Characteristics of Real-time Payment Systems


Definitions of real-time commercial payments systems typically include some or all of the following characteristics:


  • Systems are available 24/7/365, so payments can be made and received payments at any time. Not all systems support this today; in some countries, real-time payments are only available during limited hours.5
  • Funds are delivered to the recipient and debited from the payer within seconds.
  • Both recipient and payer receive immediate confirmation of payment.
  • Payments are irrevocable.
  • Many systems use the ISO 20022 messaging standard to exchange information, facilitating automated processing of B2B payments.
  • The payer doesn’t need to know the recipient’s bank account information; money can be sent to an email address or mobile phone number linked to the bank account.

Of note, that last bullet reflects strong sentiment among U.S. businesses. According to a report from the Fed: “When making a payment, not having to give their bank account information to the payee was important to 85 percent of consumers and 81 percent of businesses. By a significant margin, consumers and businesses indicated that they would rather share an e-mail address or a phone number to make/receive payments instead of sharing their bank account numbers.”6


Implementation Progress


The U.S. lags other countries (including the U.K., China, India, Japan and Singapore) in implementing a national real-time payment system. Reasons include the sheer scale of the U.S. banking system and the fact that regulators haven’t imposed pressure on banks in the way that they have in other some countries.7 However, progress is underway. The Fed is leading an effort to improve the speed, safety and efficiency of payments, involving the financial-services industry and other stakeholders. Members of a Faster Payments Task Force established by the Fed submitted 22 proposals for fast-payment systems, which are being assessed against criteria including speed, ubiquity, security and efficiency.8,9 Results of the assessment are due in early 2017.10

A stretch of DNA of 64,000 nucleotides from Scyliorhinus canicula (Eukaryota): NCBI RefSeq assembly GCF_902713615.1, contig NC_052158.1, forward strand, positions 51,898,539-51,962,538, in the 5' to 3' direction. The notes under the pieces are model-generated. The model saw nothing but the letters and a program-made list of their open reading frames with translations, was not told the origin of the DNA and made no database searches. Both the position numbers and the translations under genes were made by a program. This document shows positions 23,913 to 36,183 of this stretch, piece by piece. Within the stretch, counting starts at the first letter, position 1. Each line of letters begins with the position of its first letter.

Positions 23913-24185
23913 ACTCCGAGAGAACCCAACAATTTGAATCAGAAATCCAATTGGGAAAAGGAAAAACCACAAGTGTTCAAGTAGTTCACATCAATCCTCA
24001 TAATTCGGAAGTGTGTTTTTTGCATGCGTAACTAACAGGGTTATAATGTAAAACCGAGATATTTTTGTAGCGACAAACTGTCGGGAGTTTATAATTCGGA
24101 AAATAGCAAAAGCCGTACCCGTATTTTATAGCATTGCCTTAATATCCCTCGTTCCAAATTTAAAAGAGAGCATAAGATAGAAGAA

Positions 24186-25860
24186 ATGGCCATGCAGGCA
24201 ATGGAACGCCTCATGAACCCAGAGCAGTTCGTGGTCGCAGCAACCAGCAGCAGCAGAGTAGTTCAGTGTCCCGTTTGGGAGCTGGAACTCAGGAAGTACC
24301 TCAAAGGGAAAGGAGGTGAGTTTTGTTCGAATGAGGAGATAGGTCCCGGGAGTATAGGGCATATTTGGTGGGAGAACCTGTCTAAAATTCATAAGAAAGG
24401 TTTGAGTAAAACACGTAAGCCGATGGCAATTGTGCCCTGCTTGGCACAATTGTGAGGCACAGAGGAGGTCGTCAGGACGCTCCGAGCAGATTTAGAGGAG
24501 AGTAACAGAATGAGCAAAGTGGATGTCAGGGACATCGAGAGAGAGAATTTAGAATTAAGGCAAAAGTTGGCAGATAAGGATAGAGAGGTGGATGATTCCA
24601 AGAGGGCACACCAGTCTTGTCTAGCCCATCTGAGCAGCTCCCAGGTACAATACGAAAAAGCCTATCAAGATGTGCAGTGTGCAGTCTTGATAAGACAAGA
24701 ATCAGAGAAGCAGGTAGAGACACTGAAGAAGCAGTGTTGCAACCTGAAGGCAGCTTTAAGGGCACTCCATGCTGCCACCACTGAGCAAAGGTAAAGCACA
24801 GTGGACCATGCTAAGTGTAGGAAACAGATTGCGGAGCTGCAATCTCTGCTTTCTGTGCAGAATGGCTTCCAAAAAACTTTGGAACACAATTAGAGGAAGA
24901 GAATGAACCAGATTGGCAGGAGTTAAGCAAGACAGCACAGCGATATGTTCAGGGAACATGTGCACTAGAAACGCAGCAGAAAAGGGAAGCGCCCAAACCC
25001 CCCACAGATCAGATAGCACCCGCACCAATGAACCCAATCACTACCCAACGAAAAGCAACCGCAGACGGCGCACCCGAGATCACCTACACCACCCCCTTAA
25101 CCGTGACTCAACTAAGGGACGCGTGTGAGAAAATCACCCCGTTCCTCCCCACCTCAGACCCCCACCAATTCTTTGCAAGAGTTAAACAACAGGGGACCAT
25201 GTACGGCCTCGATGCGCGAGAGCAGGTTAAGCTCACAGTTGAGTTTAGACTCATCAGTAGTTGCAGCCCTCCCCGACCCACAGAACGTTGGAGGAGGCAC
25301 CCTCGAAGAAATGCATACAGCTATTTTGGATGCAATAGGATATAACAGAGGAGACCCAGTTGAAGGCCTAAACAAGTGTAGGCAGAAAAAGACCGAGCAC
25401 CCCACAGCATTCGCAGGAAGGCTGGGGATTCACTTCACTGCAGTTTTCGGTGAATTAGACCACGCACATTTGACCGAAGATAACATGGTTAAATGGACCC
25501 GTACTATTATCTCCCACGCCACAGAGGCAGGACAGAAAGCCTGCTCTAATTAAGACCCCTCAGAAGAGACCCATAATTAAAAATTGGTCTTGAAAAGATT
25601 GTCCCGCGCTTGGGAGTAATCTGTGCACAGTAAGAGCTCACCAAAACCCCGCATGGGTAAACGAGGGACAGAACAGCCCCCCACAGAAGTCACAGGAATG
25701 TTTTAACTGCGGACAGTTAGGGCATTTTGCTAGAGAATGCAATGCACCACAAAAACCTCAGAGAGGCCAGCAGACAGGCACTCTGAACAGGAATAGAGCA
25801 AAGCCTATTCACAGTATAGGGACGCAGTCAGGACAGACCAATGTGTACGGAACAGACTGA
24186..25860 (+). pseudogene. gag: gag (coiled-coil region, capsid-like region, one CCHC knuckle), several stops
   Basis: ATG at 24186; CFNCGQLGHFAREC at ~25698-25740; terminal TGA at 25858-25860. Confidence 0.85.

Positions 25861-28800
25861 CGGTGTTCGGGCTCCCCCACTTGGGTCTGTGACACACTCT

Companies that submitted proposals include The Clearing House (TCH), the bank-owned operator of ACH and wire payments infrastructure, in conjunction with FIS. TCH is developing a real-time payments system due for pilot deployment in early 2017.11 The Fed itself is unlikely to develop a real-time commercial payments system unless it absolutely has to – i.e., unless “actions of the private sector alone will likely not achieve the desired outcomes for speed, efficiency and safety in a timely manner.”12 However these developments play out, it may take time for real-time payments in the U.S. to become ubiquitous, due to the size and number of players in the U.S. financial-services industry.13